Through those events, it came to me very clearly that her story needs to be told -- and her insights need to be studied -- by a far wider group than now knows of her or them. I began to concoct ideas, and to read everything I could get my hands on....

Through the church, I was asked to serve on the group campaigning to create a statue to Mary Wollstonecraft on Newington Green. We needed a snappier name: Mary on the Green. I've done a fair amount of work on that project.

I've also been approached from other angles too, and took Mary to an IGNITE event last autumn -- her life in five minutes, in front of a crowd of hipsters with alcohol in their hands (and bloodstreams).

I started this blog to bring Mary enthusiasts, and Wollstonecraft scholars, together. I have so many ideas, and wanted a place to share them.

Tomorrow: Modern philosophers engage
Next in the series of Mary and me: An American novelist and poet muses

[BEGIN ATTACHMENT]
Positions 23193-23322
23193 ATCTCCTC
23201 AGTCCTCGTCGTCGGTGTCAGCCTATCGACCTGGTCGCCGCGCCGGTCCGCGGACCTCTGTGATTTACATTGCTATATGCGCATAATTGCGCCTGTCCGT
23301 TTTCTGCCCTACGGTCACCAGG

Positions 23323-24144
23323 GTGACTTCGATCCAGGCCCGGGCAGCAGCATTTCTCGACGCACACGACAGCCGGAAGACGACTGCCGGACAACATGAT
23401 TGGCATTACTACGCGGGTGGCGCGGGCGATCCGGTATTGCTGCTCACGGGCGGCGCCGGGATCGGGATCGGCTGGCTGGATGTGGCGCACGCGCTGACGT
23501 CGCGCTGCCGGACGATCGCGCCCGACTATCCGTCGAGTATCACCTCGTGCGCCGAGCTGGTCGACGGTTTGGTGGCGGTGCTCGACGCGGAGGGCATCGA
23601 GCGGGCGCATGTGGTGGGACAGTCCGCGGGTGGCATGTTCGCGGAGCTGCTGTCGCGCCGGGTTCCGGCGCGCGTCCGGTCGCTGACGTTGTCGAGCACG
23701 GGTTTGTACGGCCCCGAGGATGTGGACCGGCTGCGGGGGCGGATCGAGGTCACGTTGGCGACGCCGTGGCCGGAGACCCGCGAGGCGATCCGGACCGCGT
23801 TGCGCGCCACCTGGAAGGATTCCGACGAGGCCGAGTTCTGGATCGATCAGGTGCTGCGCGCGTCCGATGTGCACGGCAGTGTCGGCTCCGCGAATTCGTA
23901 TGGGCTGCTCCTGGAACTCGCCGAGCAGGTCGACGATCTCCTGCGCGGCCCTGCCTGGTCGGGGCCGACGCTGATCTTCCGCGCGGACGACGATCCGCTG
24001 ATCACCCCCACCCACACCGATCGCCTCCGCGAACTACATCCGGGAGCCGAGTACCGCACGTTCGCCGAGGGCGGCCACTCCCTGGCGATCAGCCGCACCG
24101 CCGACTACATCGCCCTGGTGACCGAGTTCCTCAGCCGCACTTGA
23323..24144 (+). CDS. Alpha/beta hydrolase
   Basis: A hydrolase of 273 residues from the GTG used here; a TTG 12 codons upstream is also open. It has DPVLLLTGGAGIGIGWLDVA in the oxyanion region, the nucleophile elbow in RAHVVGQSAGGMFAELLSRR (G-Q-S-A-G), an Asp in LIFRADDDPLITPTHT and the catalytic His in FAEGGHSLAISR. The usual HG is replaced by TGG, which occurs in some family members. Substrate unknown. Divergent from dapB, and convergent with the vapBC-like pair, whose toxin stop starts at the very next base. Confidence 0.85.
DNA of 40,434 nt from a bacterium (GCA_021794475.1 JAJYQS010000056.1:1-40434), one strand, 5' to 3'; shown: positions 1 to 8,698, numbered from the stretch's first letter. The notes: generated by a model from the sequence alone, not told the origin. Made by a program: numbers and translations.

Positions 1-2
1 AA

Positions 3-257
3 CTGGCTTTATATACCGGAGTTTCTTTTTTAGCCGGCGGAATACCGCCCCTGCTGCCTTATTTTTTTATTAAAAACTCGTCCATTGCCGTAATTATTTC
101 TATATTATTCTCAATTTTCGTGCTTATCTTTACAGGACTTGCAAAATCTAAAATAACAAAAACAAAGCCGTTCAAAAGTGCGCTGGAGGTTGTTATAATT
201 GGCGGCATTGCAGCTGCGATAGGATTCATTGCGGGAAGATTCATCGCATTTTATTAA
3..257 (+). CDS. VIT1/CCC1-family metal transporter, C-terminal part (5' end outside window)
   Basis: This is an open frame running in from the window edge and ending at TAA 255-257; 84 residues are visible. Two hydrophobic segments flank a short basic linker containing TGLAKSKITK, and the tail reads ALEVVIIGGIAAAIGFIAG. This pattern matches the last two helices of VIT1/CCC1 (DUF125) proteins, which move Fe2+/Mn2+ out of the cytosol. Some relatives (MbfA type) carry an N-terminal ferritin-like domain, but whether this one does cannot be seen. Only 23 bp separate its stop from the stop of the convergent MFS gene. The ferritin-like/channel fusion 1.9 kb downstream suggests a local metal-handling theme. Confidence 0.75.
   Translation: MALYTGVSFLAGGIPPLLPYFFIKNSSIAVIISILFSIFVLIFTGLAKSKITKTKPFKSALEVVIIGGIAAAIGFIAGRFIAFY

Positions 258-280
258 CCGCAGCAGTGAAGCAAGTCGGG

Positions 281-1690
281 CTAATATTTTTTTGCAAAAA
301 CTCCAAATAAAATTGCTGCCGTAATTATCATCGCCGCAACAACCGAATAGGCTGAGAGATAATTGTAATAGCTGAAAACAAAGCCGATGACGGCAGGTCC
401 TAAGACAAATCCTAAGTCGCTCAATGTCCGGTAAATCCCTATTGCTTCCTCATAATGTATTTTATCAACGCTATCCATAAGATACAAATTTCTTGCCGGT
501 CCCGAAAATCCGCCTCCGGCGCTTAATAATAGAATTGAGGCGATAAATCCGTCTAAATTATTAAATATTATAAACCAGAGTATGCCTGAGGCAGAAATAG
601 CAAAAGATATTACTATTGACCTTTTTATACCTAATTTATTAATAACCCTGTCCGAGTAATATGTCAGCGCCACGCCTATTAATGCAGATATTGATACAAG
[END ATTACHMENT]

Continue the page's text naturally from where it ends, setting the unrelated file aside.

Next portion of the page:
1. Very nice to read your story. It always fascinates me how MW came into our lives. Your uncle seems very cool, too!
    About Unitarians, there are many Unitarian Universalist churches in my area (I attended a folk concert in one a few weeks ago). I have never attended service, but I have respected and admired by their level of acceptance and tolerance.

  2. Thanks, Vertigo. Yes, one of the future posts will no doubt be about that subject (although her friends had not yet embraced the name "Unitarian": they were known as Rational Dissenters). I have a series of essays in mind -- Mary and the Dissenters, Mary and breast-feeding, Mary and travel...